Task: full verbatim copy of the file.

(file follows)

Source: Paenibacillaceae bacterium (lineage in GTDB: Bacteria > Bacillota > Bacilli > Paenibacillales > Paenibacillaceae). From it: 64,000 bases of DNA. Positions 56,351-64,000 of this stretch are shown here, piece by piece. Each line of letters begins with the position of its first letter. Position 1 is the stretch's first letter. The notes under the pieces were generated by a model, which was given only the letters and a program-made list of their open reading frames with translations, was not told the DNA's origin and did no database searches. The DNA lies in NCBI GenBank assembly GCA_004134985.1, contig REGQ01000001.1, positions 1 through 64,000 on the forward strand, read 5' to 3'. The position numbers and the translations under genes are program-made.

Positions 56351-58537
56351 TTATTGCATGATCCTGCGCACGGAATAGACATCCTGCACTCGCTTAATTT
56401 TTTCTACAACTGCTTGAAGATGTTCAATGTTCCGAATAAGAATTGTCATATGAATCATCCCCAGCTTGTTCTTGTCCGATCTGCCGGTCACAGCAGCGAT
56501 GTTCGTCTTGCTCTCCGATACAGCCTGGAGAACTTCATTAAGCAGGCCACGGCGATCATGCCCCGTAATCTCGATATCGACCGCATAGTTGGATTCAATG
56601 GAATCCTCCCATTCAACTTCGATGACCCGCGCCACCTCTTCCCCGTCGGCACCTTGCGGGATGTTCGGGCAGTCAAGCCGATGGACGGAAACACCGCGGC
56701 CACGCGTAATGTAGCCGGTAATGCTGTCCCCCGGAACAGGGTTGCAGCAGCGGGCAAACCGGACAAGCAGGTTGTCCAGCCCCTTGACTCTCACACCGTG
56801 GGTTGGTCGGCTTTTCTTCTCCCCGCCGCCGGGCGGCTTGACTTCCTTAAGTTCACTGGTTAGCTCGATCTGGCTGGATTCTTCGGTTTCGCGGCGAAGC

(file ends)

Source: Paenibacillaceae bacterium (lineage in GTDB: Bacteria > Bacillota > Bacilli > Paenibacillales > Paenibacillaceae). From it: 64,000 bases of DNA. Positions 56,351-64,000 of this stretch are shown here, piece by piece. Each line of letters begins with the position of its first letter. Position 1 is the stretch's first letter. The notes under the pieces were generated by a model, which was given only the letters and a program-made list of their open reading frames with translations, was not told the DNA's origin and did no database searches. The DNA lies in NCBI GenBank assembly GCA_004134985.1, contig REGQ01000001.1, positions 1 through 64,000 on the forward strand, read 5' to 3'. The position numbers and the translations under genes are program-made.

Positions 56351-58537
56351 TTATTGCATGATCCTGCGCACGGAATAGACATCCTGCACTCGCTTAATTT
56401 TTTCTACAACTGCTTGAAGATGTTCAATGTTCCGAATAAGAATTGTCATATGAATCATCCCCAGCTTGTTCTTGTCCGATCTGCCGGTCACAGCAGCGAT
56501 GTTCGTCTTGCTCTCCGATACAGCCTGGAGAACTTCATTAAGCAGGCCACGGCGATCATGCCCCGTAATCTCGATATCGACCGCATAGTTGGATTCAATG
56601 GAATCCTCCCATTCAACTTCGATGACCCGCGCCACCTCTTCCCCGTCGGCACCTTGCGGGATGTTCGGGCAGTCAAGCCGATGGACGGAAACACCGCGGC
56701 CACGCGTAATGTAGCCGGTAATGCTGTCCCCCGGAACAGGGTTGCAGCAGCGGGCAAACCGGACAAGCAGGTTGTCCAGCCCCTTGACTCTCACACCGTG
56801 GGTTGGTCGGCTTTTCTTCTCCCCGCCGCCGGGCGGCTTGACTTCCTTAAGTTCACTGGTTAGCTCGATCTGGCTGGATTCTTCGGTTTCGCGGCGAAGC